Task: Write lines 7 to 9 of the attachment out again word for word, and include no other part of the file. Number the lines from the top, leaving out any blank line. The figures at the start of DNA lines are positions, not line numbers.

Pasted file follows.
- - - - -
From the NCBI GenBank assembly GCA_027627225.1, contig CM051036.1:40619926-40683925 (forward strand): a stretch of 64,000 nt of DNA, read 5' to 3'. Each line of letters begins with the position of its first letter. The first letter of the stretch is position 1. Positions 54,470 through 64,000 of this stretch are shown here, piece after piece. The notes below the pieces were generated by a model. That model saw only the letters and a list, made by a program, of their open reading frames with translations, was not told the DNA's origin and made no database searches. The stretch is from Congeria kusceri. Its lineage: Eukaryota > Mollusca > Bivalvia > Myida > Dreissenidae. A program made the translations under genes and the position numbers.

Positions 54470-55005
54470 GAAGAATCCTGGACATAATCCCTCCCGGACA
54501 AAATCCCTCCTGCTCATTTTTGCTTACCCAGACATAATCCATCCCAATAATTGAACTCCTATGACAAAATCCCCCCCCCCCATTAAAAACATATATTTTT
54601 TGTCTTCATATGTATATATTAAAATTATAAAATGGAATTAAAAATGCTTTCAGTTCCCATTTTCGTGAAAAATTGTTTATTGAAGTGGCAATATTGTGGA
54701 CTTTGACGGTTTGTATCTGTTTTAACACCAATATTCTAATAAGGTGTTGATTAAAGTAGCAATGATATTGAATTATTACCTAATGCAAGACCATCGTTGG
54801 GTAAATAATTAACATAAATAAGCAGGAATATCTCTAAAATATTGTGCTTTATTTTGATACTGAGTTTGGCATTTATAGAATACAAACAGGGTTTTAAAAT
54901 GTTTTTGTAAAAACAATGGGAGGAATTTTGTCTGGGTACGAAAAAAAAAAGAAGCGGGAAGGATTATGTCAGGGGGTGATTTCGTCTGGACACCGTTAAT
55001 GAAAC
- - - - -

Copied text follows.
54801 GTAAATAATTAACATAAATAAGCAGGAATATCTCTAAAATATTGTGCTTTATTTTGATACTGAGTTTGGCATTTATAGAATACAAACAGGGTTTTAAAAT
54901 GTTTTTGTAAAAACAATGGGAGGAATTTTGTCTGGGTACGAAAAAAAAAAGAAGCGGGAAGGATTATGTCAGGGGGTGATTTCGTCTGGACACCGTTAAT
55001 GAAAC